Similarly, if we question God sometimes, or even get angry with Him, we don’t fall out of favor with Him, nor do we stunt our spiritual growth, as long as we give Him enough trust to let Him guide us to a place of peace. It’s normal sometimes to question whether or not we are on the right path. Other people’s opinions on how to live our lives can upset or confuse us, but we can be sure that openness to God’s guidance will never let us down. If we continue on our path, even when we feel doubt, over time the path straightens out and we will be guided in the right direction. If we continue our efforts to trust in God, even when we feel He doesn’t care or that maybe He doesn’t really exist, we eventually will experience stronger faith.

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Another way doubt benefits us is by causing us to seek truth with which to arrive at answers. Using prayer and seeking spiritual sources of truth to enlighten our minds is the greatest antidote to doubt. Our human nature does not attune itself to light often enough; instead it seeks material things and intellectual pursuits to try to fill the empty spaces and supply all the answers. I once saw a sign outside a church that read: “If God feels far away, who moved?” God is love; He knows no other way to be. God does not turn away from us, but we often turn away from God. As a result, we despair and do not feel His presence. We feel that God has abandoned us. But this is an illusion, not the truth.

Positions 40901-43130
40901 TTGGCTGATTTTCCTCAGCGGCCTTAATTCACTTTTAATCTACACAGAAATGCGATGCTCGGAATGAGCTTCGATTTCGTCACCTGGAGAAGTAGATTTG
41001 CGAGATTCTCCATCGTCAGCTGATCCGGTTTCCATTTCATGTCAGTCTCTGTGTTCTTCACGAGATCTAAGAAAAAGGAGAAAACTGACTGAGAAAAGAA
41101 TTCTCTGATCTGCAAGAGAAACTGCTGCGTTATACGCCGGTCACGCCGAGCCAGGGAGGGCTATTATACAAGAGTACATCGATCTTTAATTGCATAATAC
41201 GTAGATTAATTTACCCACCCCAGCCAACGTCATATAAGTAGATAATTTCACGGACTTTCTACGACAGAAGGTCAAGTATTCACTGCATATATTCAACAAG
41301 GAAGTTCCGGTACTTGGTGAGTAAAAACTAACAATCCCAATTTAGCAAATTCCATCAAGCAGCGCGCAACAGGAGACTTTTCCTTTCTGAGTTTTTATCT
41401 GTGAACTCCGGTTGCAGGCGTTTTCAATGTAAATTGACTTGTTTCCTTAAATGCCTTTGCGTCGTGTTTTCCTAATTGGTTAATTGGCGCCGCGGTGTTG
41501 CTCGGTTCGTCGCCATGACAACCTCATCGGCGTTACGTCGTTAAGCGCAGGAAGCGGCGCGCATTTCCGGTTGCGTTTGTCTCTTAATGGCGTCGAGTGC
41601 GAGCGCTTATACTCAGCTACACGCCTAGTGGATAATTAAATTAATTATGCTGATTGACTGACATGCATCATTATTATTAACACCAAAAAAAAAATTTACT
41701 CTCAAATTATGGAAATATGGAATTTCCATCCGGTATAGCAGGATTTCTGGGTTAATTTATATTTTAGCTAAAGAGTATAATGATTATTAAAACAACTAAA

Assuming that solely by our own power we can overcome any trouble, figure out any question, and solve any problem, without God’s intervention, ultimately leads to despondency. Trying to comprehend that which is not humanly comprehensible, such as God’s Divine nature and His ways, is like trying to understand a book written in another language by reading it over and over again, without any knowledge of the language in which it is written. This would be futile. But if you seek help from someone who understands the language, this makes it possible for you to understand the book. Likewise, only God can help us overcome the anguish of total despair, which is poison to the soul.